radically accepting finitude
Ethicist Peter Singer has questioned the Medical Board of Australia’s decision to suspend euthanasia campaigner Philip Nitschke’s medical registration, and says the only way to protect vulnerable people from him is to legalise voluntary euthanasia.
In an interview with Fairfax Media, the professor of bioethics at Princeton University said it would be both ‘‘concerning’’ and ‘‘extraordinary’’ if the medical board had suspended Dr Nitschke because he believed people without a terminal illness could make a rational decision to die.
‘‘I think suicide can be rational in the absence of terminal illness and I think I could find you dozens or hundreds of philosophers who would think that … I think if you know you are going to spend the next 20 years in prison, suicide is a rational option – not for everybody, but for some people,’’ he said, referring to the case of Nigel Brayley, a Perth man who communicated with Dr Nitschke before taking his own life while he was being investigated over his wife’s death.
Euthanasia campaigner Dr Philip Nitschke. Photo: Ryan Osland
In July, Dr Nitschke said the board suspended his registration because his view that ‘‘people have a right to choose suicide is incompatible with his responsibility as a doctor” and because he posed “a serious risk to public health and safety that needs to be managed”.
This followed media reports that Mr Brayley, 45, was suspected to be suffering depression, had attended an Exit International workshop in February ,and communicated with Dr Nitschke before he took his own life in May.
Dr Nitschke has confirmed that Mr Brayley attended an Exit workshop, but said he had not lost his capacity to make a rational decision. He said he did not give Mr Brayley medical advice and had no obligation to refer him to a psychiatrist. He said Mr Brayley was a “wife killer” and that his death was “a clear case of rational suicide”.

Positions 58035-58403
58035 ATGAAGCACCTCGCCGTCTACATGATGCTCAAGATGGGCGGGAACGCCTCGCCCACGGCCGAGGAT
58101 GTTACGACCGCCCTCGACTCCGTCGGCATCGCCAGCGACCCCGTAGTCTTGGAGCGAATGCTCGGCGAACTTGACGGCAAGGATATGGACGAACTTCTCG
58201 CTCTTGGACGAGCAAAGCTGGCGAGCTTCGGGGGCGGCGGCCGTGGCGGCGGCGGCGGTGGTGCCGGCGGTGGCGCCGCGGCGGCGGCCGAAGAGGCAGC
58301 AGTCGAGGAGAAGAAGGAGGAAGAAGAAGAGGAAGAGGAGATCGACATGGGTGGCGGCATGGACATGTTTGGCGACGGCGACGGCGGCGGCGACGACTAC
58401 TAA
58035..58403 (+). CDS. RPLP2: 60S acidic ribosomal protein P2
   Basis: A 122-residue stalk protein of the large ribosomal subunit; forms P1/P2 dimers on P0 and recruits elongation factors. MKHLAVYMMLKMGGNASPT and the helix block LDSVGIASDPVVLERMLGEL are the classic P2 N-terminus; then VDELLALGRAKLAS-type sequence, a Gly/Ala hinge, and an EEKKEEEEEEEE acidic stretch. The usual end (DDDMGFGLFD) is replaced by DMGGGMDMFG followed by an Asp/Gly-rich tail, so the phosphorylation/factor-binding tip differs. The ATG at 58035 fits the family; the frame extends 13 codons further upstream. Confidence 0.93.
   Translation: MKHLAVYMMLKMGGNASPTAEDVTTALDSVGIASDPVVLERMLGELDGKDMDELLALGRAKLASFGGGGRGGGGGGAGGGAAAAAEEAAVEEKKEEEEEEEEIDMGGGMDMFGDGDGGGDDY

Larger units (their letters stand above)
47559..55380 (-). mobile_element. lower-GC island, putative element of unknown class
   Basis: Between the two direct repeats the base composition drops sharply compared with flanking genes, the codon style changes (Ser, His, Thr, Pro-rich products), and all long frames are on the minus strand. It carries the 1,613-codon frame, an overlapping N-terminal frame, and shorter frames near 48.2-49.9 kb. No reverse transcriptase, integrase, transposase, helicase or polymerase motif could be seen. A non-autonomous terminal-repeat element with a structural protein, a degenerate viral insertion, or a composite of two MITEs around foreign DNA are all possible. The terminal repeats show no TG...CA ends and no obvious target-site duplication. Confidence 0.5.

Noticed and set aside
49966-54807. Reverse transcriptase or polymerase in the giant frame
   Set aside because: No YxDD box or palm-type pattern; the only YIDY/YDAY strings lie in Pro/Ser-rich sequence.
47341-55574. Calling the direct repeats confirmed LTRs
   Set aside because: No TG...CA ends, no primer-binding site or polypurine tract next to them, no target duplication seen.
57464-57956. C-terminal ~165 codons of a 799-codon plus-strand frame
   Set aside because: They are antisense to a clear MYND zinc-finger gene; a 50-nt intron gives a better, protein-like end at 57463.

Dr Nitschke has appealed the board’s ‘‘political’’ decision and says those who claimed Mr Brayley was depressed were fundamentalist Christians.
The case has intensified criticism of Dr Nitschke, with several Australian parents claiming their adult children took their own lives after accessing Exit International information. The Australian Medical Association, beyondblue and Dying with Dignity have all since questioned his actions, too, with some accusing him of being irresponsible.
The Medical Board of Australia has not detailed its reasons for suspending Dr Nitschke’s registration, except to say it is trying to ‘‘keep the public safe, while other investigations or processes continue’’.
Professor Singer said it would be strange for the board to make ‘‘a moral judgment and by no means a universally accepted moral judgment’’ about rational suicide.
‘‘Using that as a grounds for suspending a doctor’s medical licence, I think is very strange,’’ he said.
In response to concerns about depressed people accessing Exit International information, Professor Singer said: ‘‘I think the solution to that is to legalise voluntary euthanasia and restrict it to medical practitioners, and then Philip won’t have to do this … I think he feels he is a crusader against a law that unnecessarily restricts people’s right to die.”
Professor Singer, who was in Australia to attend the Queensland University of Technology’s International Conference on End of Life last week, said he believed the legalisation of voluntary euthanasia or assisted suicide was inevitable in Australia. ‘‘I think it will come as the population ages … I think we’ll get voting pressure for it,’’ he said.
For help or information call Suicide Helpline Victoria on 1300 651 251 or Lifeline on 131 114, or visit beyondblue.org.au.